|Owner(s)||John Holman, Ralph Moody|
|Base||Charlotte, North Carolina, United States|
|Series||NASCAR Winston Cup Series|
|Race drivers||See below.|
1973 (race team)Holman-Moody remains in operation as a manufacturer
|Drivers' Championships||2 (1968, 1969)|
Holman-Moody was an American auto racing team, racecar manufacturer, and marine engine manufacturer. The company currently operates out of Charlotte, North Carolina, but is no longer a race team. Holman-Moody continues to manufacture racing vehicles using vintage parts and methods, along with special editions of modern Ford sports cars. The race team built virtually all of the factory Ford racing vehicles of the 1950s, 1960s, and 1970s. It owned race-cars that competed in NASCAR, drag racing, ocean boat racing, rallies, and sports car racing. The team won NASCAR championships in 1968 and 1969 with driver David Pearson and also the 1967 Daytona 500 with Mario Andretti. Their most recognized trademark is "Competition Proven."
John Holman was hired in 1952 by Clay Smith and Bill Stroppe to drive their parts truck to each leg of the 1952 Mexican Road Race and to stay ahead of the racing team. The team won the race, and they hired Holman as a full-time mechanic and parts man after the race to work in their Long Beach, California shop. Holman worked for the team until 1956, when Ford Motor Company hired him to run their factory team shop at Charlotte, North Carolina. Ralph Moody won four NASCAR races in 1956. He raced the first third of 1957, until Ford and the other American automobile manufacturers pulled out of racing.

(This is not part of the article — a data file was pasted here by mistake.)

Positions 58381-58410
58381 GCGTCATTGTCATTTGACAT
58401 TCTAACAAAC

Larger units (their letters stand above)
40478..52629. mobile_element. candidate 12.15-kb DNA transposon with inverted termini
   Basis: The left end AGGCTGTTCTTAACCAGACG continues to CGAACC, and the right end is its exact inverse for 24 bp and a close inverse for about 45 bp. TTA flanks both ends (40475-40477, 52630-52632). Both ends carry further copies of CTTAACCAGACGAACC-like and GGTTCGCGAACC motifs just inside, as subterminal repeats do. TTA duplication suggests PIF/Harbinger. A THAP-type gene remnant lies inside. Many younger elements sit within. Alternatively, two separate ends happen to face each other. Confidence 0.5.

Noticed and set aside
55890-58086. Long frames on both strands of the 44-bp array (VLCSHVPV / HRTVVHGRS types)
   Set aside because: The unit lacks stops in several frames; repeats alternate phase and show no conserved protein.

They formed a partnership after the American Manufacturers' Association banned Ford's factory participation in stockcar racing in June 1957. The move unemployed both men. They decided to pool their resources, and formed Holman-Moody. Moody immediately took out a loan against an airplane that he owned, and with Holman paid $12,000 to buy the shop and equipment that had been Ford's Charlotte-based racing operation  Holman-Moody was one of the first to sell "purpose-built" stock car chassis for racing. Holman-Moody Fords won their first two races in 1957.
Holman-Moody entered two cars in the final two races at the Daytona Beach Road Course in 1958. The cars were raced by Curtis Turner and Joe Weatherly. The cars finished first and third in one race, and second and fourth in the second. The team became more focused on building cars for other teams as the season went on. Ford slowly began increasing support for racing as the season went on. Ford stopped the assembly line to allow Holman-Moody to buy bare bodies and parts for construction of 1959 Thunderbirds. The cars came without needed parts. Turner won races at Champion Speedway, Lakewood Speedway, and the Southern States Fairgrounds.
Holman-Moody's car driven by Johnny Beauchamp finished in a dead heat with Lee Petty at the first race at the new Daytona International Speedway. The 1959 Daytona 500 win was awarded to Petty after three days.
Holman-Moody enteres the "World's fastest Falcon" in the 12 Hours of Sebring in 1962. The car was driven by Marvin Panch and Jocko Maggiacomo. Holman-Moody also prepared a small-block AC Cobra, driven by Augie Pabst.
Ironically, Holman-Moody bought out Bill Stroppe in 1965 and the Long Beach facility at 2190 Temple Ave. became Holman-Moody-Stroppe. They built around 50 race cars a year until Moody sold his portion of the company after the 1972 season. They had won 96 NASCAR Grand National races.